Kids love to do a variety of outdoor activities during the summer months, and parents need to protect them from insect bites. This article gives two safety tips for parents when using chemical insect repellents on their children.
Summer is a time when children of all ages spend hours each day playing outside. Swimming, camping, fishing, and going to the park are favorite activities for youngsters. However, these activities also place kids in contact with mosquitoes, biting flies, and other insects. Insect bites are not only uncomfortable, but they can also be dangerous and children can get Lyme Disease or West Nile Virus from a single bite. Parents who want to protect their children from insect bites often use chemical insect repellents, but they are unsure if the products are actually safe for their children. While insect repellents containing DEET have been approved for use on children over 2 months of age, the following steps should be taken to avoid dangerous situations.
1. Do not spray insect repellent around a child.
Children are hard to keep still, and spraying insect repellent around a child may result in accidental ingestion. The child may move and get repellent in his or her eyes, nose, ears, or mouth. Additionally, insect repellent can be ingested simply due to the dispersing effect of the spray. To avoid these events, parents should spray their own hands with the repellent, then apply it to the child as necessary.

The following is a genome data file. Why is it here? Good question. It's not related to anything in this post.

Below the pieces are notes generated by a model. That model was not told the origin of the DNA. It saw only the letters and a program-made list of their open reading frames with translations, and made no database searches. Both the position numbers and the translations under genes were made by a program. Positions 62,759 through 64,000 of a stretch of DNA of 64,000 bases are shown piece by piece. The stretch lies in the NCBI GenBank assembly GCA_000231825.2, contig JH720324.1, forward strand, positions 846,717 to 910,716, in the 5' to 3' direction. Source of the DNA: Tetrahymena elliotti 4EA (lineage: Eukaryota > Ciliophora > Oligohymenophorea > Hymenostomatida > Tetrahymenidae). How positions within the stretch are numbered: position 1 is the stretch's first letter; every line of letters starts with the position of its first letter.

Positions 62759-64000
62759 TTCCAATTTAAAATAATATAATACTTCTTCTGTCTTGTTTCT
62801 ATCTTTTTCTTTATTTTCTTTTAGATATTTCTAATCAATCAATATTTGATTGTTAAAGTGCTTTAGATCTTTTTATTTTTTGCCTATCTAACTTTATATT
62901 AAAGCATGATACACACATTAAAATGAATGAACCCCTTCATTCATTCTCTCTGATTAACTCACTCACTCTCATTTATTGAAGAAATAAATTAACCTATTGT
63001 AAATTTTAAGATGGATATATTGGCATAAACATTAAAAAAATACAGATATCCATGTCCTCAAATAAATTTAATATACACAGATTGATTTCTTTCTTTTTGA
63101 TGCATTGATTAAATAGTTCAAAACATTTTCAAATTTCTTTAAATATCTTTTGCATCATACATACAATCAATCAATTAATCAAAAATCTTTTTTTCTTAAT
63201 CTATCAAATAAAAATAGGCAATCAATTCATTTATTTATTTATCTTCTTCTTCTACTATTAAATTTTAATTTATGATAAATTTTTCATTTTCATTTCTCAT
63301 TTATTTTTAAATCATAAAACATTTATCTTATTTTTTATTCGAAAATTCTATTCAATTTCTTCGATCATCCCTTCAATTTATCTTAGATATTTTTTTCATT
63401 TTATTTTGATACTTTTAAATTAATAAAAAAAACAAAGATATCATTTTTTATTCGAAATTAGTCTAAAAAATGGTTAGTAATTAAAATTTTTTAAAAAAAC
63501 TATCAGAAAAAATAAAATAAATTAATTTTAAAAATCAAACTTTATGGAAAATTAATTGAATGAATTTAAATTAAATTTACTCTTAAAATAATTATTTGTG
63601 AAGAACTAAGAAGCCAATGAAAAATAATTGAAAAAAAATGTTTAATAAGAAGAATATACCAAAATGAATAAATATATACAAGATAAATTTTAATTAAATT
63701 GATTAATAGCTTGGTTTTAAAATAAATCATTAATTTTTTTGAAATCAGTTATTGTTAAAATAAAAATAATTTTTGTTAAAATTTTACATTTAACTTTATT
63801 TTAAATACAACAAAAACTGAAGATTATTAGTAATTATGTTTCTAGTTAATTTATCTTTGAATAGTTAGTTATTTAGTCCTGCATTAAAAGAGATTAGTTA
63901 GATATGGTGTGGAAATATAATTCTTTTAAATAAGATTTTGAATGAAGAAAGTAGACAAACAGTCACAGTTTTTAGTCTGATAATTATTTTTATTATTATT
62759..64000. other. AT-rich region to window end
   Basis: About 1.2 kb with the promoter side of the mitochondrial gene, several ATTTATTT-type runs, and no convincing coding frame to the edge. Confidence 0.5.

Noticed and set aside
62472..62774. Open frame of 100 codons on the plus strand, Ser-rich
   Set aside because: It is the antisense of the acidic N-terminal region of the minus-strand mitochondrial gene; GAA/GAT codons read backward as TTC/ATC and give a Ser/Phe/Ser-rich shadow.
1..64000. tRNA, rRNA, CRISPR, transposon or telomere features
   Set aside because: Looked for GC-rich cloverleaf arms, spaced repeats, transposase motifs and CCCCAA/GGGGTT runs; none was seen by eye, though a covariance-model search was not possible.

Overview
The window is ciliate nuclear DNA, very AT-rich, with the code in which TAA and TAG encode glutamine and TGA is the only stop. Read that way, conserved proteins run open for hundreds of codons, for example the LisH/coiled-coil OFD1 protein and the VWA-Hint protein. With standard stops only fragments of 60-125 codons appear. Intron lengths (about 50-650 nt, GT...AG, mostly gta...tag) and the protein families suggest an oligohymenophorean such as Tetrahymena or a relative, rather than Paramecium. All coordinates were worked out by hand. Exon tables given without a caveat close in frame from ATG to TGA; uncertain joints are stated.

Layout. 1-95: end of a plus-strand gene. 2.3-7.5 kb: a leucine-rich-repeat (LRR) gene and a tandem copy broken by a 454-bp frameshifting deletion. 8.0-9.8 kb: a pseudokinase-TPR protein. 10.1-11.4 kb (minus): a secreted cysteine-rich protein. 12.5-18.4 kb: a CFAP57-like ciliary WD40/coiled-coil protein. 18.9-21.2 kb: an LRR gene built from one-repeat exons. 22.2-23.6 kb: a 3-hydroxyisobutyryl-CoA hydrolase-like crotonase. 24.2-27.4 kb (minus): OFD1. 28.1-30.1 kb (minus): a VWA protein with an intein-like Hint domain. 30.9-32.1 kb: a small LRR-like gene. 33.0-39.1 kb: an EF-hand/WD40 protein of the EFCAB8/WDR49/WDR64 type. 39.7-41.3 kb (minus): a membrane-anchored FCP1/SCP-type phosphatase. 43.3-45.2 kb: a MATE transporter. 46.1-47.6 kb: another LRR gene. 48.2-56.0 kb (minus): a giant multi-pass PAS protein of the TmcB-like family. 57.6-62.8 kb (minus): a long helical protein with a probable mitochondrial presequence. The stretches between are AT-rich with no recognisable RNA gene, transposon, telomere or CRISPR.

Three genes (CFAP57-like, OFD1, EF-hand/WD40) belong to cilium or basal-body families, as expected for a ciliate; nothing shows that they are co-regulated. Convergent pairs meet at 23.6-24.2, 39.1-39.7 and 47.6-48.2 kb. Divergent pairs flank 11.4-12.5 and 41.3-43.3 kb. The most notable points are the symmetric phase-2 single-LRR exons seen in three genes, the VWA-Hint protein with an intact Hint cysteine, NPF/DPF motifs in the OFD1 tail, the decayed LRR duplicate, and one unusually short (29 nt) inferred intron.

2. Do not use a repellent with more than 30% DEET.
Some people think that the more DEET that a product contains, the better it will be at repelling insects. However, a concentration of DEET that is higher than 30% can be toxic to a child since the chemical is absorbed through the skin. If a child begins to suffer insect bites several hours after the first application, it is safer to re-apply a repellent with a lower concentration of DEET than it is to use a repellent that has too much DEET in it.
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